In all his works Justinian gave great attention to the water supply of his fortresses. Dara obtained its supply from a stream which entered and passed out of the city through conduits in the wall, strongly guarded by iron bars. At the inlet the stream was protected by the mountainous nature of the country in this direction; but at the outlet the stream was a source of weakness, since it provided an abundant supply of water to an enemy encamped close to the walls. By the fortunate discovery of an underground passage, which could be entered by a shaft within the city and had an outlet many miles away, it was possible in time of siege to divert the stream into this subterranean passage and so cut off all the enemy’s supply.

At Edessa water was obtained from a river which ran through the city, and which in time of flood caused great loss of life and destruction of buildings. Justinian, by cutting a deep channel through high ground on one bank and building a wall of enormous stones on the other, diverted the main course of the river round the walls. In this manner he not only saved the city from floods, but also provided a kind of moat for the hitherto unprotected walls. The part of the stream still allowed to follow the old course was carried through the city in a stone-lined channel.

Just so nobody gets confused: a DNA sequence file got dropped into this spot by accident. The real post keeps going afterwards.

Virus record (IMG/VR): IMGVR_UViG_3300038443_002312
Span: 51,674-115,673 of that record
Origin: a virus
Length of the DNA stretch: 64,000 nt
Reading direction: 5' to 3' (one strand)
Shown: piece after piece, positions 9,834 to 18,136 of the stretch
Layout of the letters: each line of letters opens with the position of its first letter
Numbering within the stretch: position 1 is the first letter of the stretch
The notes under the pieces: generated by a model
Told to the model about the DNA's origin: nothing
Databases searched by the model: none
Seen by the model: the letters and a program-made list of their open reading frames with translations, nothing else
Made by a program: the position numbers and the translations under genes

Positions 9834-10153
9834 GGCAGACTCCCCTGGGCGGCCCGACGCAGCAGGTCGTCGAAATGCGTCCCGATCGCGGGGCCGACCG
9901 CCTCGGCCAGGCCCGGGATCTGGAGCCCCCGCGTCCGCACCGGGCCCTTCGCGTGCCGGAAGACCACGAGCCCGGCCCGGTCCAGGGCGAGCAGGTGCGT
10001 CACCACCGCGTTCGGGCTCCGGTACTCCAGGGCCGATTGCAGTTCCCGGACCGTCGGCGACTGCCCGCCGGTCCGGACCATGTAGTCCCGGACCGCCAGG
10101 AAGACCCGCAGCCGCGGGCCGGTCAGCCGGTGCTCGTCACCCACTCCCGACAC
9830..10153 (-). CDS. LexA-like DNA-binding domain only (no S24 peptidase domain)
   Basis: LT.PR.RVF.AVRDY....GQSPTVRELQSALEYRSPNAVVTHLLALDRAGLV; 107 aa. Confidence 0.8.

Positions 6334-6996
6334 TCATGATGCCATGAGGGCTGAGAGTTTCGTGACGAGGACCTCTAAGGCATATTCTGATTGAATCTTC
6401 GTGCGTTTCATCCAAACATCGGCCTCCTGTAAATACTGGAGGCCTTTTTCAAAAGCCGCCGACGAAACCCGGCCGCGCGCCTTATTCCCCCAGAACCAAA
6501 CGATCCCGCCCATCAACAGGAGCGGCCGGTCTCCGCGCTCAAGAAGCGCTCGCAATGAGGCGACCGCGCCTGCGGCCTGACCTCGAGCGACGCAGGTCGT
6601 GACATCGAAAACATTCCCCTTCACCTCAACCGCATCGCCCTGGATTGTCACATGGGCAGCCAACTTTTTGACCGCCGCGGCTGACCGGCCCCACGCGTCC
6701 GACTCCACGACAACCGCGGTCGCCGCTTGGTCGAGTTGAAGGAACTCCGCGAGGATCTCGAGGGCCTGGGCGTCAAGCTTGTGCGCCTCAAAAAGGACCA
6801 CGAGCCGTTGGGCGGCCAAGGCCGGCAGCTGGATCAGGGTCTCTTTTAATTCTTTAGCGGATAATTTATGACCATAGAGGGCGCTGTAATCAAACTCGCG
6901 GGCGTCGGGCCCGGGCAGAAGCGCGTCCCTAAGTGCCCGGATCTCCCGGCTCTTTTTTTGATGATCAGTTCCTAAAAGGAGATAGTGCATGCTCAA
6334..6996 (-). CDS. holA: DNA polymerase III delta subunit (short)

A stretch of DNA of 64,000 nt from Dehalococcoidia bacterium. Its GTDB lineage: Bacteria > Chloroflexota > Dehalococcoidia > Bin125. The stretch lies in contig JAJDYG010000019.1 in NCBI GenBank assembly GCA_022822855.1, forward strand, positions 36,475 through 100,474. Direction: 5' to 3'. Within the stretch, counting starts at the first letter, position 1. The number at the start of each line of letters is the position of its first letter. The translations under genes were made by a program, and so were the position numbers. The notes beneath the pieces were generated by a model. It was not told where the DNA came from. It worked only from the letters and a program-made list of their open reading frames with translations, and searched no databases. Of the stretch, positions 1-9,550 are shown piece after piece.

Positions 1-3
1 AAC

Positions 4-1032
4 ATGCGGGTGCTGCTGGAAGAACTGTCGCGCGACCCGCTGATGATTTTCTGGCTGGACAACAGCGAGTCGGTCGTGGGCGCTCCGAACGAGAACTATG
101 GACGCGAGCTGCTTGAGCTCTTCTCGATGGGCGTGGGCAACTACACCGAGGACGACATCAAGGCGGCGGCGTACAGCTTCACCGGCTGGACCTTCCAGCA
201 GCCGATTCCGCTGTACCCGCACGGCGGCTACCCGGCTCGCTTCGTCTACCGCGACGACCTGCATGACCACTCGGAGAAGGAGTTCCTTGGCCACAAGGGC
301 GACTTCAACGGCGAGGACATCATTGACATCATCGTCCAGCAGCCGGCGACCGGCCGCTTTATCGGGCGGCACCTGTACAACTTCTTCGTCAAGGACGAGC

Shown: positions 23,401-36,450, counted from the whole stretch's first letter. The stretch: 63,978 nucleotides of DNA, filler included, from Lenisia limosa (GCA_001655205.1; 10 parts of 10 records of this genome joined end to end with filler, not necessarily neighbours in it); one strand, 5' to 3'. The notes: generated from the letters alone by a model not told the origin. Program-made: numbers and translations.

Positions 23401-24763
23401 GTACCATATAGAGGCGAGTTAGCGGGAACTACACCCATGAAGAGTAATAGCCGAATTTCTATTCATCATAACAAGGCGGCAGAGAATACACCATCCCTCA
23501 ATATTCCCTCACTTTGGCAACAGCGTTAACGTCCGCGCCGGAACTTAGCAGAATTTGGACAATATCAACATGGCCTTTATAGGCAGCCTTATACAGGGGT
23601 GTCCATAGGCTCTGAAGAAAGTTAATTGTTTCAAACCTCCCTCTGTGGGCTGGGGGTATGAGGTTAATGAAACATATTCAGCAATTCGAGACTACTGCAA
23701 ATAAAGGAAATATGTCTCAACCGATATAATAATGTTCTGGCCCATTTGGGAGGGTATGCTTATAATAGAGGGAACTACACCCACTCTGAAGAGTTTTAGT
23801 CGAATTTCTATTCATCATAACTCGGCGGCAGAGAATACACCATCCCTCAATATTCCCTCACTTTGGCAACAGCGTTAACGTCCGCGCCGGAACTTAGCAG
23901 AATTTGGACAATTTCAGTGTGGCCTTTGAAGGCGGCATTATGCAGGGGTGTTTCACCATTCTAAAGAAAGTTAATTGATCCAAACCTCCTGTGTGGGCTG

At Theodosiopolis the walls were heightened by building a gallery over the existing wallwalk and a second line of battlements above, as was done at Dara. Here the wall-towers were so strengthened that each of them became virtually a keep in itself, and could be held independently.

The above works were on the Persian frontier of the empire. The other frontiers and outposts, from Egypt to the Danube, received equal attention.